Author Topic: In the New Yorker...  (Read 1441854 times)

Offline Jeff Wrangler

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Re: In the New Yorker...
« Reply #3000 on: June 13, 2022, 09:46:03 pm »
June 6:

David Remnick's appreciation of Roger Angell is not to be missed.

Also Thomas Mallon on Barbara Pym. I should try to find some of her novels. It might be diverting to read a novel set in some English village where "there are always altars to be decorated, charitable jumble sales to be organized, and improving lectures to be attended."  :D

And there is Hilton Als on the poet Thom Gunn. I'm not into poetry, but that name rang a vague bell somewhere in the back of my mind. I guess maybe TNY must have run something of his in the 40 years I've been reading the magazine. Possibly I ran across the name somewhere else. It's kind of memorable, with the first name as Thom. But look at the photo on mage 57. Wow, was he hot when he was young, leather jacket, wide leather belt, and all.

I have more to say about him on my blog.
"It is required of every man that the spirit within him should walk abroad among his fellow-men, and travel far and wide."--Charles Dickens.

Offline serious crayons

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Re: In the New Yorker...
« Reply #3001 on: June 19, 2022, 11:34:01 am »
When reading the piece about Dickens in the March 7 issue (I have a big stack of them from which I indiscriminately grab when looking for reading material), I realized the only Dickens book I've ever read is A Christmas Carol. (Saw Oliver the movie, which probably doesn't count.) Now I'm semi-tempted to read one -- specifically Bleak House, which the article discusses at length.



Offline Jeff Wrangler

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Re: In the New Yorker...
« Reply #3002 on: June 19, 2022, 08:49:03 pm »
When reading the piece about Dickens in the March 7 issue (I have a big stack of them from which I indiscriminately grab when looking for reading material), I realized the only Dickens book I've ever read is A Christmas Carol. (Saw Oliver the movie, which probably doesn't count.) Now I'm semi-tempted to read one -- specifically Bleak House, which the article discusses at length.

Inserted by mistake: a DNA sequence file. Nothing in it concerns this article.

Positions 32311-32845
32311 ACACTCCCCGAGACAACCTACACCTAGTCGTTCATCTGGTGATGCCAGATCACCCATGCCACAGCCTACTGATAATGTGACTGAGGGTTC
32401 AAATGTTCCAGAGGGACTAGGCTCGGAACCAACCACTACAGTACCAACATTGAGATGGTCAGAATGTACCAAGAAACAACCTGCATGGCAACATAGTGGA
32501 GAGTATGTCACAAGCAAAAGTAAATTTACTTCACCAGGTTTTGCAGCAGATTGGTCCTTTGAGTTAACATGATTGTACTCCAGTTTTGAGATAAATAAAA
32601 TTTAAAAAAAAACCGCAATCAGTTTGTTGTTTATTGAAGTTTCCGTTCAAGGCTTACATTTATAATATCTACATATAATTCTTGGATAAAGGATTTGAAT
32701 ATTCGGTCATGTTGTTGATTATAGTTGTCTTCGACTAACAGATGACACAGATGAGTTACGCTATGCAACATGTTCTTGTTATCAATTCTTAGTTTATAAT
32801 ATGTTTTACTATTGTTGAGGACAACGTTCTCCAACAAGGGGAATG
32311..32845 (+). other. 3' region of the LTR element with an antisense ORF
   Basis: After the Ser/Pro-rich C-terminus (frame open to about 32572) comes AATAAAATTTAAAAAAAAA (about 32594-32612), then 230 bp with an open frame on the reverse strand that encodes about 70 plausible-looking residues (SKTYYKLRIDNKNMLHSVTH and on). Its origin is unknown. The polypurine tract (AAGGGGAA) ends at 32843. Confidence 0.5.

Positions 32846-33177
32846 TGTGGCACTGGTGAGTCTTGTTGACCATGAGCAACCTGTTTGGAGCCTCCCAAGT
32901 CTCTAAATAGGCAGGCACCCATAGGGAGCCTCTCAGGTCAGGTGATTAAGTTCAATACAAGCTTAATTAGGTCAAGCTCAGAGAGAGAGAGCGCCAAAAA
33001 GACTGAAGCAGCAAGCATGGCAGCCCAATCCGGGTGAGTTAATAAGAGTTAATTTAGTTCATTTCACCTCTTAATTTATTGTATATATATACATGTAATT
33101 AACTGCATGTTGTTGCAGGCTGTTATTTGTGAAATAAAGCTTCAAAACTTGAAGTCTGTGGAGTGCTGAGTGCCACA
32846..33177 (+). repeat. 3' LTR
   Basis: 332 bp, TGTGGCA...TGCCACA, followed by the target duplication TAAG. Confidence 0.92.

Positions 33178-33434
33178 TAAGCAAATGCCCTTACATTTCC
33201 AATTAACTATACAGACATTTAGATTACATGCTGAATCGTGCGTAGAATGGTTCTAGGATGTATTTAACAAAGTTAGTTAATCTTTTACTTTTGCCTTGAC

I've never read that one, but I recommend David Copperfield.
"It is required of every man that the spirit within him should walk abroad among his fellow-men, and travel far and wide."--Charles Dickens.

Offline Jeff Wrangler

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Re: In the New Yorker...
« Reply #3003 on: June 19, 2022, 08:57:51 pm »
June 13: Joan Acocella on Pinocchio and Garth Greenwell on Andrew Holleran.

I've read some of Holleran. I find him depressing, but read the article about him and his writing anyway. Greenwell writes, "Even as I value Holleran's candor, and his refusal of triumphalist narratives of queer affirmation--sometimes it doesn't get better, or not for everyone--these moments are painful to read." That reminds me of the ambivalence I felt toward the "It Gets Better" campaign. Grant it, I believe the aim there was to prevent the suicide of gay teens--but sometimes it doesn't get better.

(That said, when it comes time to redo my will, I want to look into the Trevor Project.)
"It is required of every man that the spirit within him should walk abroad among his fellow-men, and travel far and wide."--Charles Dickens.

Offline southendmd

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Re: In the New Yorker...
« Reply #3004 on: June 19, 2022, 09:31:13 pm »
When reading the piece about Dickens in the March 7 issue (I have a big stack of them from which I indiscriminately grab when looking for reading material), I realized the only Dickens book I've ever read is A Christmas Carol. (Saw Oliver the movie, which probably doesn't count.) Now I'm semi-tempted to read one -- specifically Bleak House, which the article discusses at length.

If you find yourself bogged down by Bleak House, you can look for the excellent BBC version with none other than Gillian Anderson.